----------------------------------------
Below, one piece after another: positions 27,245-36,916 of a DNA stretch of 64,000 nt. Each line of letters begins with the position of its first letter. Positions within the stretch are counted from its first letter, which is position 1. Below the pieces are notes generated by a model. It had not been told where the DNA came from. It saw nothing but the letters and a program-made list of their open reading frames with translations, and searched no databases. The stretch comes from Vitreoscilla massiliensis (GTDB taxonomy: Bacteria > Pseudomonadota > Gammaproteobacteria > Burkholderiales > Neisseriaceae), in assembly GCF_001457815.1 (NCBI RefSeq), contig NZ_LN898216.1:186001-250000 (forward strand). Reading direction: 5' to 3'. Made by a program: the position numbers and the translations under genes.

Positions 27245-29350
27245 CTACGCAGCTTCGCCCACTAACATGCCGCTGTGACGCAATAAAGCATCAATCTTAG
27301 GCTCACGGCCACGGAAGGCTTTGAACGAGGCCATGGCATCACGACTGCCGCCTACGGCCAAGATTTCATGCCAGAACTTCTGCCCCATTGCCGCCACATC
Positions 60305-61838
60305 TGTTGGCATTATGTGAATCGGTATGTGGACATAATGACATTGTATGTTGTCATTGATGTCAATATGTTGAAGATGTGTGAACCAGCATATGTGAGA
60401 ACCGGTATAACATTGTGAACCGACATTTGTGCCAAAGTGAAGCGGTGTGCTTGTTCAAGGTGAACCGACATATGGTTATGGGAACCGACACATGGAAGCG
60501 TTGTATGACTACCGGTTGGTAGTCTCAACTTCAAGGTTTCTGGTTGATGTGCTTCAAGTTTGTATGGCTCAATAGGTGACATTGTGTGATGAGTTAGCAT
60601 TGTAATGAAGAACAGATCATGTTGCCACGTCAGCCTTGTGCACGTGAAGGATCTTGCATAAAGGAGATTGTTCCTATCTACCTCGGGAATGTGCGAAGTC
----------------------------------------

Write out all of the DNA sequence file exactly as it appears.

Below, one piece after another: positions 27,245-36,916 of a DNA stretch of 64,000 nt. Each line of letters begins with the position of its first letter. Positions within the stretch are counted from its first letter, which is position 1. Below the pieces are notes generated by a model. It had not been told where the DNA came from. It saw nothing but the letters and a program-made list of their open reading frames with translations, and searched no databases. The stretch comes from Vitreoscilla massiliensis (GTDB taxonomy: Bacteria > Pseudomonadota > Gammaproteobacteria > Burkholderiales > Neisseriaceae), in assembly GCF_001457815.1 (NCBI RefSeq), contig NZ_LN898216.1:186001-250000 (forward strand). Reading direction: 5' to 3'. Made by a program: the position numbers and the translations under genes.

Positions 27245-29350
27245 CTACGCAGCTTCGCCCACTAACATGCCGCTGTGACGCAATAAAGCATCAATCTTAG
27301 GCTCACGGCCACGGAAGGCTTTGAACGAGGCCATGGCATCACGACTGCCGCCTACGGCCAAGATTTCATGCCAGAACTTCTGCCCCATTGCCGCCACATC
Positions 60305-61838
60305 TGTTGGCATTATGTGAATCGGTATGTGGACATAATGACATTGTATGTTGTCATTGATGTCAATATGTTGAAGATGTGTGAACCAGCATATGTGAGA
60401 ACCGGTATAACATTGTGAACCGACATTTGTGCCAAAGTGAAGCGGTGTGCTTGTTCAAGGTGAACCGACATATGGTTATGGGAACCGACACATGGAAGCG
60501 TTGTATGACTACCGGTTGGTAGTCTCAACTTCAAGGTTTCTGGTTGATGTGCTTCAAGTTTGTATGGCTCAATAGGTGACATTGTGTGATGAGTTAGCAT
60601 TGTAATGAAGAACAGATCATGTTGCCACGTCAGCCTTGTGCACGTGAAGGATCTTGCATAAAGGAGATTGTTCCTATCTACCTCGGGAATGTGCGAAGTC